Emilie Moore

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“To live what is right and to let what is false die, that is the art of life.” A quote by Carl Jung that took me 33 years to internalize. 

My journey hasn’t been easy. I’ve spent a lot of time striving to be someone I’m not, in the hopes of leading a “successful life.” Today — my mind at peace — the disappointments of the past are mended scars that serve as reminders of how far I’ve come to accept who I truly am.  

A story can always be taken back to the fragile days of our childhood. “Fragile” because as children we are vulnerable, inexperienced, and our environment — something entirely out of our control — shapes who we are. My biggest cause of anxiety growing up was school, the teachers in particular. 

I attended a strict private school where my instructors unabashedly yelled out their students’ grades, ridiculing the low marks and praising the high ones. I remember feeling overcome by panic the days our report cards were read out loud. I waited nervously in anticipation and prayed that I’d done well enough to avoid being humiliated in front of all of my peers. 

Second grade was an especially traumatic time in my life. My teacher chose to blame her inability to teach on the “incompetence” of her students. Flashbacks come to me of an incident I had blocked out for many years. 

My small, terrified, and defenceless body; face buried in my hands. The overpowering figure of a woman filling the uncomfortably quiet room with her shouts. The feeling of her angry hands grabbing me and pushing me around the classroom. A defeated “me” stumbling clumsily to my desk (once released from her grip) — face still buried in my hands — frozen in shame for the remainder of class.  

Experiences like these quieted my spirited and imaginative soul, and I naturally drifted towards a path of dutifulness, achievement, and leading by example — all in the hopes of proving my worth and avoiding humiliation. As humble, conscientious, and hard working people, my parents understood this to be a perfectly acceptable path chosen by the eldest and most responsible of their three girls. 

I never told them about the abuse I experienced in school. They were always very loving parents, who afforded me and my sisters luxuries that most modest middle class families couldn’t permit themselves. They always did what they thought was best for us. After all, I managed to keep my anxiety buried; it only manifested itself in subtle ways.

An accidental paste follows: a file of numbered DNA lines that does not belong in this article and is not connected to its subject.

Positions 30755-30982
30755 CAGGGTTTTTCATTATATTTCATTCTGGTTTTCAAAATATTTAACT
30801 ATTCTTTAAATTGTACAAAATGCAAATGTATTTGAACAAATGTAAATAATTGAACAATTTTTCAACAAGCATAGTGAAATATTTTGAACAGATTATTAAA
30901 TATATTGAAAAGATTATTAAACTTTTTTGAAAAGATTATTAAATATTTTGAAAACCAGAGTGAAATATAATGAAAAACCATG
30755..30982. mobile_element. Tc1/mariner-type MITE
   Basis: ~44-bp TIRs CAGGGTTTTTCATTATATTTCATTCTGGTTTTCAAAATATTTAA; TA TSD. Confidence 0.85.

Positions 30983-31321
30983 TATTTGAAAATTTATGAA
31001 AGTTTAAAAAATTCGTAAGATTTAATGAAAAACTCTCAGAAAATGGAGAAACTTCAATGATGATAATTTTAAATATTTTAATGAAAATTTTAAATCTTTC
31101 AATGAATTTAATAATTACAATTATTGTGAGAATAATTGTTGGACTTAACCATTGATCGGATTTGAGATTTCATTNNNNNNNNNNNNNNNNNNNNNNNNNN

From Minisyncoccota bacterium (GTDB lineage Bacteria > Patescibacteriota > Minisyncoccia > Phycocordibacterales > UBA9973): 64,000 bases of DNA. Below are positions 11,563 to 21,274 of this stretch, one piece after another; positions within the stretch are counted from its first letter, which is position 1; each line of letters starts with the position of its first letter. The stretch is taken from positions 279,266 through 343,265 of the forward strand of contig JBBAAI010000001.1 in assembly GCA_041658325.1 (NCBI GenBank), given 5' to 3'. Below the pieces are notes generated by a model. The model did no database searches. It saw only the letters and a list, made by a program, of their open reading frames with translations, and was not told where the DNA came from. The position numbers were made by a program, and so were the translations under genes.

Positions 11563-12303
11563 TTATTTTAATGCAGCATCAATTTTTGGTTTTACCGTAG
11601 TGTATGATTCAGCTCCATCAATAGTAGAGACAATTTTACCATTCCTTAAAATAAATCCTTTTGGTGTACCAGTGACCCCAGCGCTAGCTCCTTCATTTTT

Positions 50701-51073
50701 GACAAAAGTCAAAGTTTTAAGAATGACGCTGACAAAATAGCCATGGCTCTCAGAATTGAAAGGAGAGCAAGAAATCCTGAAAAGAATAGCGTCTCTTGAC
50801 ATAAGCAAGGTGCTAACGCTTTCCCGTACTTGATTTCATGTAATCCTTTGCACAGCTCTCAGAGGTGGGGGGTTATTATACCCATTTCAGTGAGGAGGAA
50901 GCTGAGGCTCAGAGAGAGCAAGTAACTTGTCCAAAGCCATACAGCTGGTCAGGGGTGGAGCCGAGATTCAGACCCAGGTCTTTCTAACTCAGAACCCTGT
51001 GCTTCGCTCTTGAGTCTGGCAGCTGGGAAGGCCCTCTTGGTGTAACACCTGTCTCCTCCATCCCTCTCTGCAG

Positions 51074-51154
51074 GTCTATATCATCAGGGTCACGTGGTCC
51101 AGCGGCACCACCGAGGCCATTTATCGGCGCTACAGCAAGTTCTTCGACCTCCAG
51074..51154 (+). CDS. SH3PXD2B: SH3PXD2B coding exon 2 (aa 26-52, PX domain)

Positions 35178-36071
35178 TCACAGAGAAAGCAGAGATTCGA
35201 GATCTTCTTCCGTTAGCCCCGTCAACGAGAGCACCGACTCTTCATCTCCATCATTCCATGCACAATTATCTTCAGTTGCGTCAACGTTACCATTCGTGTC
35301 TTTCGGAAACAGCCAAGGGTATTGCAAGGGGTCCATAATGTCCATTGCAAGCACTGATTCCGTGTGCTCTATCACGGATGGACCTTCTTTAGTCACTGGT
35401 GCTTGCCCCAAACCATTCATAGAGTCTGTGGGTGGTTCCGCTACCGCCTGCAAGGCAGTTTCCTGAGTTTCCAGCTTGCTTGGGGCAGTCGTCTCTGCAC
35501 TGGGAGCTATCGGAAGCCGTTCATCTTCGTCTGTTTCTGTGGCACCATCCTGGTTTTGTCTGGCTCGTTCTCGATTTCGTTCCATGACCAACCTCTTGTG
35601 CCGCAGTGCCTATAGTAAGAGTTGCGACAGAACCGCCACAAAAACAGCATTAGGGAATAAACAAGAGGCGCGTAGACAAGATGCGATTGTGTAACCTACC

I was a straight A student, but only because I dedicated my life to studying. I had never actually been taught to love to learn. I just went through school robotically, spending more time memorizing than actually learning. The good grades would get me closer to my goal of leading a “successful life.” Never mind that the educational system was failing me. 

Unfulfilled yet conditioned to endure for the greater “benefit” of being someone that my parents could be proud of, I dealt with stress by “controlling my world.” Only today, in writing my story, do I realize this to have been a coping mechanism. 

My room was a museum that I cleaned manically every weekend and into which my sisters were prohibited to enter, for fear that they mark my recently vacuumed carpet with their footprints. I spent Friday nights slouched over my desk recopying class notes, so that my notebooks looked pristine — not a single word scratched out. A time consuming endeavor I prioritised over hanging out with family and friends. 

Summers were the only time in the year that I received a brief repose from the pressures of the “real” world. My parents saved every penny to afford me and my sisters the luxury of traveling to France to visit my mom’s side of the family. 

I spent hours on end in my grandparents’ backyard tucked away in a tree, contentedly gorging on juicy cherries. My cousins and I converted my grandfather’s pigeon coop into a little house, equipped with a kitchen and a bed, where I dedicated time to reading books I actually wanted to read. We made “magic potions” with the garden’s gooseberries, and trampled my grandmother’s flower beds in her oversized heels, picking roses and pansies for our make-believe weddings. 

There is a recurring theme in my life of mother nature acting as my haven. As a child, she was the wise old woman who wanted to cradle me in her arms, and reassure me that I needn’t be so hard on myself. But that concept was foreign to a ten year old — conditioned to chase “success” — and my carefree ways were limited to my summer escapades. 

The seriousness with which I confronted life intensified as college approached. The major I would pursue was predetermined to be one that aligned with my ultimate goals. Where my classmates opted to study subjects they were interested in, I lay awake at night projecting myself into the future — envisioning and crafting the life I was going to lead and the job I was going to succeed at. Feelings, interests, and likes were just semantics. I wanted to get to where I needed to be, never mind if I enjoyed the journey or not.  

Little did I know then, that you cannot “reap the crops of success” if what you portray on the outside is not aligned with the very “semantics” I so blatantly dismissed. The essence of “who you are” is the key to success. Success, that is, in its rightful sense. How you choose to share your “gift” is the tool by which you empower yourself and others. 

“Who you are” is born from within. It cannot be fabricated nor manipulated into something that it is not. That tactic will only lead to unhappiness. 

Only when you are true to yourself, will success come knocking. 

By Emilie Moore. To read more about her story check out her website www.emiliemoore.com

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